Funkhouser v. Ford Motor Co.Annotate this Case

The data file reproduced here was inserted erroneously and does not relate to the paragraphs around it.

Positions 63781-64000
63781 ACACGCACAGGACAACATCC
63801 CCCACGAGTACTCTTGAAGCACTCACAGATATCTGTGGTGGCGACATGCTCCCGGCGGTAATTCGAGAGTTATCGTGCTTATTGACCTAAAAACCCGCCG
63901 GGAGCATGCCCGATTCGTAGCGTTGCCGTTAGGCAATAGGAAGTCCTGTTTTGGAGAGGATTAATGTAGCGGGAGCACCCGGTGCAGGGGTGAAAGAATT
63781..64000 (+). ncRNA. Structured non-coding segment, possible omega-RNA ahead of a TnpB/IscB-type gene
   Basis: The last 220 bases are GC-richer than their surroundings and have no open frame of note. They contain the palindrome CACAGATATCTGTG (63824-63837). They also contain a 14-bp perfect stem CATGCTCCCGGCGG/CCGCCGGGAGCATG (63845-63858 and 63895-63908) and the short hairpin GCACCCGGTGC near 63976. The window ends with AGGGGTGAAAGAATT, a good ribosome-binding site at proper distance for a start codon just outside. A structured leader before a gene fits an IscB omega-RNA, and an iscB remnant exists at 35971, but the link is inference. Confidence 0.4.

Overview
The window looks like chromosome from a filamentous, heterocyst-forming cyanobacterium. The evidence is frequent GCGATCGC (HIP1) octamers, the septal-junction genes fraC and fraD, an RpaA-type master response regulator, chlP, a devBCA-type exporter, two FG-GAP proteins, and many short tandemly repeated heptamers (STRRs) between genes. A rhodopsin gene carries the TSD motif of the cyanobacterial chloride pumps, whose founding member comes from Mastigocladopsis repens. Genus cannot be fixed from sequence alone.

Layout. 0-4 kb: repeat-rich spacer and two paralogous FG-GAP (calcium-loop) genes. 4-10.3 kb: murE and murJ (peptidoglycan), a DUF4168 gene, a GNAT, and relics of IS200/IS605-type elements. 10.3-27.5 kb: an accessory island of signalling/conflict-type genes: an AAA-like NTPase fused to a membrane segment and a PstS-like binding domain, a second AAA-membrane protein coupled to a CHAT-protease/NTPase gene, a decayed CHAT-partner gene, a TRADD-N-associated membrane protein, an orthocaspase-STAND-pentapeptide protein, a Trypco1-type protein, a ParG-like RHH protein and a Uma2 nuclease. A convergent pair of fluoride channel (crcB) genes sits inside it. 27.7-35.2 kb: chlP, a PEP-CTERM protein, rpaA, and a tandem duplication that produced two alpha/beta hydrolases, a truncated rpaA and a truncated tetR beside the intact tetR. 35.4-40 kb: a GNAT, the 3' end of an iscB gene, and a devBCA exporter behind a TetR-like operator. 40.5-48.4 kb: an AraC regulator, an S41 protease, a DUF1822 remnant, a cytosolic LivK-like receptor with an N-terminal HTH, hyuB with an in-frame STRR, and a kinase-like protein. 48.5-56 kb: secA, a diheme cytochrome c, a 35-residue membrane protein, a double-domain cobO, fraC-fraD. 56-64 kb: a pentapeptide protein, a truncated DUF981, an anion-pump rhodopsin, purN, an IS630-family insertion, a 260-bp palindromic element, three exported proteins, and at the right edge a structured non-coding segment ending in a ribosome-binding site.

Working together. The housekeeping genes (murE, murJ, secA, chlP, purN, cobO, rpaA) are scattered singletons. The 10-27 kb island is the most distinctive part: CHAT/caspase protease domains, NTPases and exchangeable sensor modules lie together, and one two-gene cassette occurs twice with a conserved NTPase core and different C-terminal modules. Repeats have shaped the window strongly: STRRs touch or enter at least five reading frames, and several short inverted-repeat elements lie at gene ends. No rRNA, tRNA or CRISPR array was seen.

Steven Funkhouser's three-year-old twins were playing in their parents' 2001 Ford Windstar when a fire erupted in the passenger compartment of the van. One of the twins died as a result of third-degree burns she received. Funkhouser, as administrator of his daughter's estate, brought a products liability action against For Motor Company and Obaugh Ford (collectively, Ford). Funkhouser sought to introduce evidence of seven other Ford Windstar fires that occurred prior to the Funkhouser fire that were parked and not in operation. The court excluded the evidence and ruled that Funkhouser's expert witnesses could not rely on the excluded evidence. The Supreme Court affirmed, holding (1) because none of the seven prior fires were the same or substantially similar to the Funkhouser fire, the evidence was properly excluded for failing the substantial similarity test; and (2) an expert cannot offer opinion testimony based on evidence that fails the substantial similarity test, and accordingly, the trial court did not err in precluding Funkhouser's experts from relying on the evidence of the seven other Windstar fires as a basis for their opinions.